Five minutes. That’s the amount of time I can handle talking about my upcoming wedding without feeling like my head is going to explode. Don’t get me wrong — I’m entirely interested and want to be involved in the process, I don’t have the slightest symptoms of cold feet, and I pride myself on being helpful, especially when it comes to such an important day in my life. But there’s something about talk of water glasses, seat cushion colors, cupcake displays, table widths, Chinese lantern lighting, and appropriate party favors — matches or magnets? — that sets my head a-spinning.
The Five-Minute Rule
Why Men Can't Stand Wedding Planning
Thursday, February 22, 2007
And it’s not just me. I’ve checked with my cousins and close friends who’re getting or recently were married, and they say the same thing: five, maybe 10 minutes, and that’s it — the head explodes. Why is this? Why do men have trouble dwelling on particulars and napkins, specifics and fork types?
We — well, my fiancée — have been planning for at least six months now, so I’ve had ample time (certainly more than five minutes a day) to dwell on the details. My initial assumption was that men have a hard time investing so much thought and energy into what will be less than eight hours of our lives. Sure, it’s a day to remember forever, but it’s still just a day, and it goes against masculine common sense to invest so many more hours of time and precious brainpower — let’s not even get into money — in a mere blip on the radar screen of life. But that answer wasn’t satisfying. Something deeper is going on.
So I did some Google-ing in search of “wedding groom counselors” and “wedding planning nightmares.” All I found was groomzilla, so I searched “groomzilla opposite.” No dice, though I did find one article that suggested today’s weddings were such a far cry from the way things were done until the 1950s, the time when individualism of each sex started to take hold and love, rather than economic or social motivation, became the reason for matrimony. Author Stephanie Coontz wrote: “Marriage is now based on the love of two partners who have an equal say in determining how their commitment will work. As a result, constructing a marriage is now a more personal undertaking — but it is also more precarious.” Makes sense, I guess, but it doesn’t really answer my central concern of men versus women in the wedding planning realm.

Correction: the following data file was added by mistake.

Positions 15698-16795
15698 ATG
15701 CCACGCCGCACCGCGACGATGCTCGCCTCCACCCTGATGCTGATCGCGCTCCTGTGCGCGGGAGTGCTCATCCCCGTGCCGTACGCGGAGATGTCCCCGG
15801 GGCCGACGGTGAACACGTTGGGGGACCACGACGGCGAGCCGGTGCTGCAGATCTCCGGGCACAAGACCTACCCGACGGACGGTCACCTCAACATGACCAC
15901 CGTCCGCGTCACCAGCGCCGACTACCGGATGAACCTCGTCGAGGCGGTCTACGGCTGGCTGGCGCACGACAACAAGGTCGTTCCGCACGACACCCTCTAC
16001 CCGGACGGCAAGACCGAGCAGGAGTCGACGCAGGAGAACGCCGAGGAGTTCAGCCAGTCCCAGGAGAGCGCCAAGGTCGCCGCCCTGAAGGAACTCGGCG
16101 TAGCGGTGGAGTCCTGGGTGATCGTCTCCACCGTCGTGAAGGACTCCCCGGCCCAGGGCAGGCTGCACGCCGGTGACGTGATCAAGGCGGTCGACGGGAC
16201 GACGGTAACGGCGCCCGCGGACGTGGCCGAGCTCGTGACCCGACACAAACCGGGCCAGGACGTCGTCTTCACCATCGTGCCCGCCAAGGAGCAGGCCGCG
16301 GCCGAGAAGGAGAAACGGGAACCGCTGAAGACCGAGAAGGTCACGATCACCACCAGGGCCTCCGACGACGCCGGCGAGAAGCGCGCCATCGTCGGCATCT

And then, last Thursday, we went to see Saral Burdette, our celebrant. (And perhaps the first part of the planning process I thoroughly enjoy because, I think, we’re finally dealing with the spiritual, meaningful meat and potatoes, not the actual, physical meat and potatoes.) Toward the end of our two-hour meeting, I brought up my problem, wondering if she had any insight after 14 years of officiating and more than 700 weddings. Not surprisingly, she did.
Burdette explained she’s read a bunch of recent brain research that shows men are more task-oriented, as in, “Tell me what to do and I will do it.” (That would explain my standing offer to handle all the wedding planning in the span of one week.) But women’s brains work on a wider level, allowing them to see the big picture — the forks, the seat cushions, the coffee cups, the seating arrangements, the flowers, the lighting — all at once. So when it comes time for the lady to talk to her gent about the myriad aspects of planning, her knight in shining armor turns into an exploding pumpkin. (And then his princess devolves into stressed-out bridezilla.) He, on the other hand, is perfectly capable — and even better, Burdette has read — at getting single tasks done efficiently and quickly. But only one at a time.
She suggested brides might have an easier time hashing out details with their girlfriends, rather than irritate their grooms-to-be with nightly details. But Burdette also advised it would behoove my fiancée and me to set up a particular day of the week — such as Tuesday — and plan for an hour of chatting about the wedding. At least then I can prepare myself.
Most of all, though, Burdette explained the whole wedding planning process is a true rite of passage, a lens through which the rest of our lives together can be seen. So if we can get through this without my head exploding, then, it appears, we can make it through anything. Bring on next Tuesday.